Round 4

14. Continue as before and at the end of this round you should have 16 treble on each side with 2 chain at each corner. (photograph 14)

Round 5

15. Continue as before and at the end of this round you should have 20 treble on each side with 2 chain at each corner. (photograph 15)

16. You have now completed your  square and can finish off by cutting your yarn and pulling through your last stitch.

Finishing off

1. Using your darning needle thread the yarn through the backs of the stitches on the reverse edge of your square and fasten off.

2. To finish off the centre,  thread your darning needle and thread through the back of each of the four sets of four treble stitches

3. Draw the your yarn so that it pulls together in the middle

4. This will give you a nice neat finish to the centre of your square on the right side.


Once you have your 49 squares and you have sewn in all the little ends you will need to block your squares. I do this by pinning to a set of playmats which are available here or you may find a set in your local DIY store, garden centre or toy shop. Slightly stretch each square keeping their shape and pin to the board  and then with a houseplant sprayer available here  or in your local garden centre, lightly spray with cold water so they are damp to the touch and leave to dry. In doing this all your squares should lie flat and be the same size. Once blocked  you will need to lay them out as the graph below shows you ready for joining.


D = Duck Egg
P = Parchment
W = White 

I then gather them up a row at a time from right to left i.e. row one starts with Duck egg and ends in Parchment therefore once you have gathered them up you should have the parchment square on top for set 1. Continue you gathering up your squares in this way until you have seven sets of squares. I find it easier to number them so I know exactly which set of 7 comes next.


I like to use two different colour yarns when joining my squares together, in this instance I have used parchment and duck egg, so that you have one colour running in one direction and the second colour running in the opposite direction but you can of course use the same colour both ways. I also like to join from the right side so your finished blanket almost looks like patchwork but you can also join from the under side if you prefer.

To start joining the squares I take the top square from sets one & two and place back to back so that the right side of your work is facing outwards.

Joining at the corner and using double crochet go through the tops of the first treble of each square (it will look as though you have 4 loops on the hook) wrap your yarn around the hook and bring back through all 4 loops, wrap the yarn around your hook and pull through the 2 loops on your hook. Continue to make a double crochet through each of the tops of the treble stitches until you have reached the end of the row and have joined 7 squares fasten off and get ready to start joining row 2 and set 3 together. Once you have joined all 7 sets together turn your work around ready to join in the opposite direction using the same technique as before. Once your squares are joined in both directions,  I sew in all the little ends as there are quite a few, 28 in fact.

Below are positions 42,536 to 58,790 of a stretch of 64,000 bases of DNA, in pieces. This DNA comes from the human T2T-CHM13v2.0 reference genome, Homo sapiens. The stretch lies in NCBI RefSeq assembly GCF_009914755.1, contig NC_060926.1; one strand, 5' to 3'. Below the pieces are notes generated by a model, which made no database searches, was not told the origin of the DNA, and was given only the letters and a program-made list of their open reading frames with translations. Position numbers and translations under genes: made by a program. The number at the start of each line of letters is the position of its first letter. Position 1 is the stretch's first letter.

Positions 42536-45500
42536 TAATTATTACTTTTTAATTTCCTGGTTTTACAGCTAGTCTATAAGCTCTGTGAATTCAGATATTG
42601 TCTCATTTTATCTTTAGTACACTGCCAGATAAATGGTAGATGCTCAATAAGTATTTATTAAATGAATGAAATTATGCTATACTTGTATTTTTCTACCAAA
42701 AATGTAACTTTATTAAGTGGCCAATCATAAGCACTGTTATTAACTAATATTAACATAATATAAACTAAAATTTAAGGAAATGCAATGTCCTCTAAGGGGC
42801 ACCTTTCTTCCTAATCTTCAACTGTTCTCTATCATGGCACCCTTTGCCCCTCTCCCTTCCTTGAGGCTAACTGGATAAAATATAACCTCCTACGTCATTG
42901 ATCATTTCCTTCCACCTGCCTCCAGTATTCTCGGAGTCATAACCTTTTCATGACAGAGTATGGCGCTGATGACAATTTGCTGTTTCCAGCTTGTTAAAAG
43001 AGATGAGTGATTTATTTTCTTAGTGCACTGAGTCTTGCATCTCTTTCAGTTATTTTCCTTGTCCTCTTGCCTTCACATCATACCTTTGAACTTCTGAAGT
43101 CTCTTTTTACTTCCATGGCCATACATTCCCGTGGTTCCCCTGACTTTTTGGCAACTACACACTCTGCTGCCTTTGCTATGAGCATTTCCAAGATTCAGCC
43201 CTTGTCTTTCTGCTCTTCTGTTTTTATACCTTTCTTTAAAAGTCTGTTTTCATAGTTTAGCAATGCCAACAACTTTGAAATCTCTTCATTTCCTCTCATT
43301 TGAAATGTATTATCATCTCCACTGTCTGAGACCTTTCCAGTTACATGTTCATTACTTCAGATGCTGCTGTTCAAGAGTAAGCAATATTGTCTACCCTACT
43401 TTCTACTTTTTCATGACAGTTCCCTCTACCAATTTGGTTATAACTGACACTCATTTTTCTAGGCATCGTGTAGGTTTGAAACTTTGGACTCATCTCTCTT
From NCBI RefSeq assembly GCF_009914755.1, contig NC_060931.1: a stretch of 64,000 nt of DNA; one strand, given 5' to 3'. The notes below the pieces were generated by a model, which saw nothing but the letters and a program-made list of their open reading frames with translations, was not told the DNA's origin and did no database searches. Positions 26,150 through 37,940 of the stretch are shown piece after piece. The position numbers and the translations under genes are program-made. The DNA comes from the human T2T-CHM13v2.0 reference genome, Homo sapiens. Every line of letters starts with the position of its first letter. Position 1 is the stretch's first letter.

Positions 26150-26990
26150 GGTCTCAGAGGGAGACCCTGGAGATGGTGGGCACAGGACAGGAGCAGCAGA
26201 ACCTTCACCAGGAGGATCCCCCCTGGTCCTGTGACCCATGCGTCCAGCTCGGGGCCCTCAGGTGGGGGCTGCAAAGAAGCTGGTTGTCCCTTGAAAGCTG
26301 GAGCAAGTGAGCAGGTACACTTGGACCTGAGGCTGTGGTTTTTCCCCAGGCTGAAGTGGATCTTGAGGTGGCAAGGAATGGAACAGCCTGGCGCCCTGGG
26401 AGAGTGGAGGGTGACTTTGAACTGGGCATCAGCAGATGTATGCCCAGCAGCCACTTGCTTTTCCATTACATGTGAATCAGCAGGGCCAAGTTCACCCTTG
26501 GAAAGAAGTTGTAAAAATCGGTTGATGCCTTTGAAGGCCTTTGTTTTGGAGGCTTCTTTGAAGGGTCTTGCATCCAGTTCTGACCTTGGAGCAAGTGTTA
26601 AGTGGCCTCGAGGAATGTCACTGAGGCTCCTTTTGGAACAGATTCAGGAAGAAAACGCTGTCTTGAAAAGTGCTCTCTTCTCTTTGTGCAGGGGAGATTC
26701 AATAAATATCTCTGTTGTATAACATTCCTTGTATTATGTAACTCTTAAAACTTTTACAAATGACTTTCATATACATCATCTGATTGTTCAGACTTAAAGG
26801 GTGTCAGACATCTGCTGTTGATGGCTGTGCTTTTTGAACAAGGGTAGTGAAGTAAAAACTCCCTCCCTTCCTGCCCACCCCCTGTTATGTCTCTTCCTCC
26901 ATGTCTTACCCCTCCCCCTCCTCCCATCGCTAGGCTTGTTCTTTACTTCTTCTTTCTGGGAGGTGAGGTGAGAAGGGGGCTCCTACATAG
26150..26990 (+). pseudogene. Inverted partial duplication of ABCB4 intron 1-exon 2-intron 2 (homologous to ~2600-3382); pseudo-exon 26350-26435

You are now ready to add the border.  You can of course add any border you wish there are a number of good books out there that are specifically for borders, but for baby blankets where little fingers can go through I tend to keep it quite simple using a slip stitch border. I like to make the border using all three colours by doing two rounds of each, but again you can do which ever way you choose using one, two or all three colours.  Starting two to three stitches away from the corner join your yarn and chain one. Work into the tops of each  stitch in double crochet.  When you reach the corner double crochet x 2, chain 2 then double crochet x 2 to make your corner.. Now continue until you are back to where you started and slip stitch into the 2 foundation chain. 

Now you have completed the first round you will start and slip stitch into the top but through the back only,  which will prevent the border from curling up once completed. When you get to the corner slip stitch x 2 chain 2 and slip stitch x 2. Once you get back to your foundation chain slip stitch to finish your round. Now fasten off and join in your next colour and chain 1. Now continue with your slip stitch and corners as before until you have completed two further rounds and fasten off. Now join your third and last colour and complete a further round. You should now have completed one row of double crochet and four rounds of slip stitch. You are now ready to complete your last round. Working as before continue with your slip stitch border but this time working 3 x slip stitch into each of the corners to give you a nice neat edge to complete your border.

Your blanket should measure 92cm x 92cm or if you work in old money 36" x 36"  and is great for a cot or lying on the floor to have a play and equally as good for lying on grass outside in the sunshine. This one is already to go to it's recipient at the end of the month when they go off on their maternity leave and would you believe it I already have another one on the hook for yet another new arrival  It's all go here at the farm house it feels like a permanent production line at the moment with making blankets for my little grandson too.

You can find the colours used for all 3 of my Solid Granny Square Blankets here


Tuesday, 30 October 2018

This is Going to Hurt - Secret diaries of a Junior Doctor - Adam Kay